PFS: Pre-feasibility study
POSEIA: Plan of Study for Environmental Impact Assessment
PPA: Purchase Power Agreement
PPP: Public-private partnership is a contract between a public-sector institution and a private party, where the private party performs a function that is usually provided by the public sector and/or uses state property in terms of the PPP agreement.

PPPFA: Preferential Procurement Policy Framework Act of 2000 and the Preferential Procurement Regulations of 2001 establish the obligation of government to award preferential procurement points to enterprises owned by historically disadvantaged persons, including females
QHSE: SHE/SHEQ – Quality, Health, Safety, Environment
QSE: Qualifying Small Enterprise is one of the categories of South African businesses as per BBEEE with an annual turnover of between R10 million and R50 million
RFT: Request for Tender is a formal, structured invitation to suppliers to submit or bid to supply products or services.
RFP: Request for Proposal is submitted in an early stage in the procurement process and is commonly used when it is required technical expertise, specialized capability, or in some cases where the product or service requested do not already exist and must be developed.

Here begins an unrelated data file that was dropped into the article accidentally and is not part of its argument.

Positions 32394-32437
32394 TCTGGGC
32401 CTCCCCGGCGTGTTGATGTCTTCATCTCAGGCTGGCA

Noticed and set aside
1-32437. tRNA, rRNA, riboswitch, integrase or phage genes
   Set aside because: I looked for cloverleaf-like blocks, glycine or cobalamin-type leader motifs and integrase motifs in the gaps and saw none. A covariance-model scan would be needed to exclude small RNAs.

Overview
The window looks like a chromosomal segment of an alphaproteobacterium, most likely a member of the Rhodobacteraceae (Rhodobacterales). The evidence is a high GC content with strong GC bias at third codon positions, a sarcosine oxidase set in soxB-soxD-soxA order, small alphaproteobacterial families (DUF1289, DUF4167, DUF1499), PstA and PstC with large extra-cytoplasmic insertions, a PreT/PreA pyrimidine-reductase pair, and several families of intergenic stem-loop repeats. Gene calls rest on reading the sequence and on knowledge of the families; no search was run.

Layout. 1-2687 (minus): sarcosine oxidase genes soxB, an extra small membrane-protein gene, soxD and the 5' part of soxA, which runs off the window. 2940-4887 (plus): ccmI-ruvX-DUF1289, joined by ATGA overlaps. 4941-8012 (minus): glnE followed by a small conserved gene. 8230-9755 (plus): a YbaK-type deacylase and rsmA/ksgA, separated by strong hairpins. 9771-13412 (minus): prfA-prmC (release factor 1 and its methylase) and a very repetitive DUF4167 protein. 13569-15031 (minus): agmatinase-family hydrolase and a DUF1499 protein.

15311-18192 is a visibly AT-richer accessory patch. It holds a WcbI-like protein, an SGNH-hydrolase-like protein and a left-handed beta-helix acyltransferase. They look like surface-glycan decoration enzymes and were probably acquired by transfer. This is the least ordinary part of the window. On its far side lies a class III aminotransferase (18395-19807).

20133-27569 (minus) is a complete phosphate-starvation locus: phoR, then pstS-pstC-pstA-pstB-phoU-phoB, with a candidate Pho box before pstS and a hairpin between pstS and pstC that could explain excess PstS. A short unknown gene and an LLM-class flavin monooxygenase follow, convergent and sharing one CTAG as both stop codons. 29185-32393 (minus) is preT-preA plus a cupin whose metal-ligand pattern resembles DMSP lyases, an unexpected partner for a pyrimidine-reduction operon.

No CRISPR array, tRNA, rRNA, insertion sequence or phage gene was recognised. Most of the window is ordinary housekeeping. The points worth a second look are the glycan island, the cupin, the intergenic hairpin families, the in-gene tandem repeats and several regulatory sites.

RFQ: Request for Quotation is when Suppliers are invited to provide a quote for the provision of specific goods or services.
RFI: Request for Information is requesting information necessary to decide the procurement process. Hence, RFI typically occurs during a planning phase.
SLA: Service Level Agreement is  An agreement between two or more parties. Where one party is the customer and the other party is a supplier delivering a service.
SMME: small, medium and micro enterprises, also referred to as small business, play an important role in an economy. They can be key drivers of economic growth, innovation and job creation.

Did you find these helpful?
Is there any terminology or acronyms we missed? If so leave a comment below and we will be happy to update our post.


To view more Articles, please visit our Leads 2 Business Blog.
If you are interested in becoming one of our subscribers, please visit Leads 2 Business.
To view notes with screenshots on how to use our website, please visit Leads 2 Business Wiki.

About Sasha Anderson

Millennial Mom + wife living the hash-tag life